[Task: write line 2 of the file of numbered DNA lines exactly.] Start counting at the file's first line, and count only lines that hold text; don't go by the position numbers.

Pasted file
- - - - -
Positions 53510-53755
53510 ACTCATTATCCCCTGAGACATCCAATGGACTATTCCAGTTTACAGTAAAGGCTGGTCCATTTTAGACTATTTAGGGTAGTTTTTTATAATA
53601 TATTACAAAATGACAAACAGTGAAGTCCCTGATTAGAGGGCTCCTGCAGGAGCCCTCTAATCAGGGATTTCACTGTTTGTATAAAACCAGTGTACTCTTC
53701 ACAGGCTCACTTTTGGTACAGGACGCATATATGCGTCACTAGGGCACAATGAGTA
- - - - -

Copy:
53510 ACTCATTATCCCCTGAGACATCCAATGGACTATTCCAGTTTACAGTAAAGGCTGGTCCATTTTAGACTATTTAGGGTAGTTTTTTATAATA